— Matthew Crawford, Shopclass as Soulcraft

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[Note: BUMMER = Behaviors of Users Modified, and Made Into an Empire for Rent; BUMMER Platforms = Facebook, Google, etc.]

Of course there were assholes in the world before BUMMER, but it wasn’t as hard to avoid being one. On BUMMER you have to fight gravity just to be decent.

The online asshole-supremacy problem could be solved rather easily simply by dumping the BUMMER model of business. One possibility is that people could earn money more often and more fairly from what they do online…

What we need is anything that’s real beyond social pretensions that people can focus on instead of becoming assholes. In the meantime, there is something you can do personally. If, when you participate in online platforms, you notice a nasty thing inside yourself, an insecurity, a sense of low self-esteem, a yearning to lash out, to swat someone down, then leave that platform. Simple.

— Jaron Lanier, Ten Arguments for Deleting Your Social Media Accounts Right Now

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When people are solitary wolves, then each individual has access to slightly different information about the world, and slightly different ways of thinking about that information. I’ve been talking about the relationship between the Solitary setting and personal character, but there are other reasons to keep the switch in the Solitary position. Consider a demonstration that is often enacted on the first day of business school. A professor shows a class a big jar of jelly beans and asks each person to estimate the number of beans. Averaging all the estimates usually results in a pretty accurate count. Each person brings different perspectives, cognitive styles, skills, and strategies to the mystery, and the average gets at the agreements between them. (This only works for single-number answers. If you ask a committee to design a product or write a novel, the result comes out like something made by a committee.)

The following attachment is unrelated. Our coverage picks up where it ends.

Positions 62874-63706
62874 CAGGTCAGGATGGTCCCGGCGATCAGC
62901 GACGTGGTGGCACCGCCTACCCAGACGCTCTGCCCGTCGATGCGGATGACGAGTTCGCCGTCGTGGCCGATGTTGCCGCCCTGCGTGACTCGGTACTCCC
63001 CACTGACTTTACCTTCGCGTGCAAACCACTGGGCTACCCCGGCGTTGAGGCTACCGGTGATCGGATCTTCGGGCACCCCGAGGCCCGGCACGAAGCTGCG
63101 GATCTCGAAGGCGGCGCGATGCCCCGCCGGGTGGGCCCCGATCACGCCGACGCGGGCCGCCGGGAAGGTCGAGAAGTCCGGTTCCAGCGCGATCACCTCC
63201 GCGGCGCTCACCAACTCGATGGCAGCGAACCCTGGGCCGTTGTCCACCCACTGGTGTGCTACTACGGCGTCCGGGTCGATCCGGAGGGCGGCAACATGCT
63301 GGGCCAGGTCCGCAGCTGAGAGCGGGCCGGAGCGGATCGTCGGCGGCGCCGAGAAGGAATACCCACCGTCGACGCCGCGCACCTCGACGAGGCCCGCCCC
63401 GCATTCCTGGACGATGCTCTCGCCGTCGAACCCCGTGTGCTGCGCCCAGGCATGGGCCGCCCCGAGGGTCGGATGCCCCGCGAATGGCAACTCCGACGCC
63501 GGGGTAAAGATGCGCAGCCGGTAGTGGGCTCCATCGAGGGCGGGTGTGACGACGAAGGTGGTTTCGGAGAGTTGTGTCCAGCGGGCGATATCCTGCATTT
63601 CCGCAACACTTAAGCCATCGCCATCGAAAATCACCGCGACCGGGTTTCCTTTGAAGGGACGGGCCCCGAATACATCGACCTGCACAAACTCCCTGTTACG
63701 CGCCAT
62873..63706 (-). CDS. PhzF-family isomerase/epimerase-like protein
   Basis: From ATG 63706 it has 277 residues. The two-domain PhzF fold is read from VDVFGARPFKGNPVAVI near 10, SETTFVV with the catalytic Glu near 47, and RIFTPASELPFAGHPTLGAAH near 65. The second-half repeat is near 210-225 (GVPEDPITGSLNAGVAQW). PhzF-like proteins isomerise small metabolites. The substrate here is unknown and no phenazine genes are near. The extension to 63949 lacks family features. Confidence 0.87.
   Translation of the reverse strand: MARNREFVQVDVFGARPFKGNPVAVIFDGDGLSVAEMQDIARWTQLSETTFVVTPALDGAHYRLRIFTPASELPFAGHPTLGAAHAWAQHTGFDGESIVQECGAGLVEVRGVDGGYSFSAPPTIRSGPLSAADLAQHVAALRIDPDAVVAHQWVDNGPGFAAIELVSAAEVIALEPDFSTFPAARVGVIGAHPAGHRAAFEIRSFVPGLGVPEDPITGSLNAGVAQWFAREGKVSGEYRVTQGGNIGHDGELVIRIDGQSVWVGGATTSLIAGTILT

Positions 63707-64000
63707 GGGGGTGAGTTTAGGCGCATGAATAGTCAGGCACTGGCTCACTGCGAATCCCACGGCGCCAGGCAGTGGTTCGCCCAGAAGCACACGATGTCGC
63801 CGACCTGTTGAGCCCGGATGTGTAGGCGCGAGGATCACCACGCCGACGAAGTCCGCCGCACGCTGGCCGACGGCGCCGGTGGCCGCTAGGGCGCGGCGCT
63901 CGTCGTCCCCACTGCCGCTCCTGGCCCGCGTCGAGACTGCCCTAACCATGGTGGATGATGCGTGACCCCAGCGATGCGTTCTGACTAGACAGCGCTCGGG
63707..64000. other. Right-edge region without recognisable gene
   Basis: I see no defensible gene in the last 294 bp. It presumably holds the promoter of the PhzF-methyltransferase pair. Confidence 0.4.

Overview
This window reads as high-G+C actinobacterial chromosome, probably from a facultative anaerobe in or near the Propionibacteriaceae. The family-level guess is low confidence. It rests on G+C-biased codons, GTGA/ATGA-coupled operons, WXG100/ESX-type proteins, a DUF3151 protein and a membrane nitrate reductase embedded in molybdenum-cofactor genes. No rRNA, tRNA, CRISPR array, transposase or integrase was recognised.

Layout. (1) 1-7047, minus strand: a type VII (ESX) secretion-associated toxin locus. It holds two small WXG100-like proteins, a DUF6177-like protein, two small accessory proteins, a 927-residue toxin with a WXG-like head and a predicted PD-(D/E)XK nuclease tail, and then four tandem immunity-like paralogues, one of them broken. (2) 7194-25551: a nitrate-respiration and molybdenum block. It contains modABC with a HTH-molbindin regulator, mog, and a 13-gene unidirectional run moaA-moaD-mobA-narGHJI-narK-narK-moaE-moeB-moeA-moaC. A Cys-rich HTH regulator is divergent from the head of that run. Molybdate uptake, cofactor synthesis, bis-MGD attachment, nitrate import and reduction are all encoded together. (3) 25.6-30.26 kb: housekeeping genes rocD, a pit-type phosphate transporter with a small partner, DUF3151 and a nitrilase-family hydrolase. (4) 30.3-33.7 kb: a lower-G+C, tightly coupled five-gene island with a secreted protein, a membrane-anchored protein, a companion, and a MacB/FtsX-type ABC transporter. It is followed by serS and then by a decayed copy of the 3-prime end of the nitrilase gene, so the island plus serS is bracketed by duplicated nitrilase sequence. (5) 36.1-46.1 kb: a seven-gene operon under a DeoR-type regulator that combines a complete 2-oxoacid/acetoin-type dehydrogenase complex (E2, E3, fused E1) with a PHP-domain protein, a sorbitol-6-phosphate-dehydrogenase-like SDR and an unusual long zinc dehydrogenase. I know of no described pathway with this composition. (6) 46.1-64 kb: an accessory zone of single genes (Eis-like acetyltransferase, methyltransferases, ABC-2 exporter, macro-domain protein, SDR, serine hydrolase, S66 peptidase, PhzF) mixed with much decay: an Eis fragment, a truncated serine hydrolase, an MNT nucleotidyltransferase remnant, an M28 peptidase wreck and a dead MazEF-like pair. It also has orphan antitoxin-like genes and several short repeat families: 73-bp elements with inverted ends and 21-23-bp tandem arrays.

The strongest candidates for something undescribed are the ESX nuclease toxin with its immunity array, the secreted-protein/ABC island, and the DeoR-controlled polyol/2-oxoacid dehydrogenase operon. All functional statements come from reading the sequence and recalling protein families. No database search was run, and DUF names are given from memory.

Now suppose that the students could look at the jar only through photos in a social media feed. Different camps of people with different ideas about the number of beans would form and would ridicule each other. Russian intelligence services would add pictures of similar jars with different numbers of beans. Bean promoters would motivate trolls to argue that there aren’t enough beans and you must buy more. And so on. There would no longer be a way to guess the number of beans because the power of diversity will have been compromised. When that happens, markets can no longer offer utility to the world.

You can replace the jar with a political candidate, a product, or anything else.

— Jaron Lanier, Ten Arguments for Deleting Your Social Media Accounts Right Now